Hopkins students study Oxford-style debate, which stresses substance over soundbite

America’s presidential debate format is broken.

That’s the position advanced by Intelligence Squared U.S., which argues that the current debate format is little more than reality TV—a string of “gotcha” moments, canned soundbites, and personal attacks.

It advocates for the more substantive Oxford-style debate, a format that puts a premium on persuasion. In an Oxford-style debate, one side proposes and the other opposes a sharply framed motion through opening arguments, back-and-forth discussion, and closing statements. Audience members vote for their preferred position at the start of the debate, then again at the end to determine a winner.

In the run-up to the 2016 presidential election, the nonpartisan nonprofit—which has hosted more than 160 live debates—called for a shift to an Oxford-style format for presidential candidates. The result? “We failed,” Intelligence Squared moderator John Donvan recalled this week.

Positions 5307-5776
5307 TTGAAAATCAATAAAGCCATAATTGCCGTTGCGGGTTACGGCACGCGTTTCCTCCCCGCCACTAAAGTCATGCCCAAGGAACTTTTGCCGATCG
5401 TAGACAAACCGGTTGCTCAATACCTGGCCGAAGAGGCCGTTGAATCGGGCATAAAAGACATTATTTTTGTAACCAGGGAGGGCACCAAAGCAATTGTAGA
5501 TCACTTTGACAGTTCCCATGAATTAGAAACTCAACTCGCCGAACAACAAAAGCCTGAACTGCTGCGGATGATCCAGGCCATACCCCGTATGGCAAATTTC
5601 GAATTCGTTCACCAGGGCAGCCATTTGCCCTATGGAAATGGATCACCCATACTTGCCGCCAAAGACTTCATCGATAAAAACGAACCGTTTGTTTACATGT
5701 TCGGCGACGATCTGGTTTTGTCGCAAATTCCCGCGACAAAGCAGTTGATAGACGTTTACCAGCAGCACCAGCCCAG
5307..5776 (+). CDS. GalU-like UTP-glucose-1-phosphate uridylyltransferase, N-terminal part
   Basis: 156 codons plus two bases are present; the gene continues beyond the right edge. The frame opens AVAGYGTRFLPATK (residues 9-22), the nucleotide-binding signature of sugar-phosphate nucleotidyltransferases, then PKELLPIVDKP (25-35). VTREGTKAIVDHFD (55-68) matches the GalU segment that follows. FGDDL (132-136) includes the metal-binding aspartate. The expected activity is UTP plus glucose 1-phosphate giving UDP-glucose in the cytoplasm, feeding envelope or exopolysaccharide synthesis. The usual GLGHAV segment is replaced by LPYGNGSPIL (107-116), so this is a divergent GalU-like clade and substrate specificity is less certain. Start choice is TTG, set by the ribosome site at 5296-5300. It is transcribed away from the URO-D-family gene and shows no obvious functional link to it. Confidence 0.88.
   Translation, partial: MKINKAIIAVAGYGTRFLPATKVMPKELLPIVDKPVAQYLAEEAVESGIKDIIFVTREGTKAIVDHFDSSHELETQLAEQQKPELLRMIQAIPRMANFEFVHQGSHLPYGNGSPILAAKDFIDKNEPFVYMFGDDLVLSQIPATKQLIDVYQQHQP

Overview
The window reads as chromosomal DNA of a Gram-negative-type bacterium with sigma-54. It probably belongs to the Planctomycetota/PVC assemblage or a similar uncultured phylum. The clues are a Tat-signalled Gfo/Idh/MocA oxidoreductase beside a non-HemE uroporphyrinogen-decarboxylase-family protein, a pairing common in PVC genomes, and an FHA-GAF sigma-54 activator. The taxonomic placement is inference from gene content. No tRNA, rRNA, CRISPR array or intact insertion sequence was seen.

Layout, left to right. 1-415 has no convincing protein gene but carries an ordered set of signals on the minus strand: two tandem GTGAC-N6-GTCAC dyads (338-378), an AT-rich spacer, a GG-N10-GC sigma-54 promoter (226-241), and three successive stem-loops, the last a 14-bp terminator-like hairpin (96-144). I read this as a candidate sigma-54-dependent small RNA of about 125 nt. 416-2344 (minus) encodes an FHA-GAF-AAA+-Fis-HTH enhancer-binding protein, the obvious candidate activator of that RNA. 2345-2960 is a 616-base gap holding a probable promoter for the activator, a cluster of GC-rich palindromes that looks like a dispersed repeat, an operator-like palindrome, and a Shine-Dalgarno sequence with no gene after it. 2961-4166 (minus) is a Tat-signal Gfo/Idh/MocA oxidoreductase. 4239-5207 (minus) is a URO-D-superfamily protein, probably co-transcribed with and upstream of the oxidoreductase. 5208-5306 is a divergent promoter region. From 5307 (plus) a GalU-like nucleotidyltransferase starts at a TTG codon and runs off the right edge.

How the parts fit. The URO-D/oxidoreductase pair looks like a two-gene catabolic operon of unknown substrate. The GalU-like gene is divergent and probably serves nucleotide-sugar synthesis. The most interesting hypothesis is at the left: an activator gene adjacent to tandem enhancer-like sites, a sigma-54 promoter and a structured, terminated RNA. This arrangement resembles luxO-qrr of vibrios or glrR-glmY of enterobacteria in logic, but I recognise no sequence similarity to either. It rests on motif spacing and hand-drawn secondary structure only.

Still, the proposal generated some social media buzz about the need for reform, he said, and the organization’s Change.org petition amassed more than 64,000 signatures.

On Tuesday, Donvan, who is also a correspondent for ABC News and PBS NewsHour, visited a weeklong Johns Hopkins University Intersession course called In Search of Intelligent Debate. The instructor is Donvan’s former Intelligence Squared colleague, Dana Wolfe, an Emmy Award-winning journalist who served as executive director of the debate series for more than a decade. Wolfe is a visiting scholar at the Stavros Niarchos Foundation Agora Institute at Johns Hopkins.

Continue Reading on the Hub.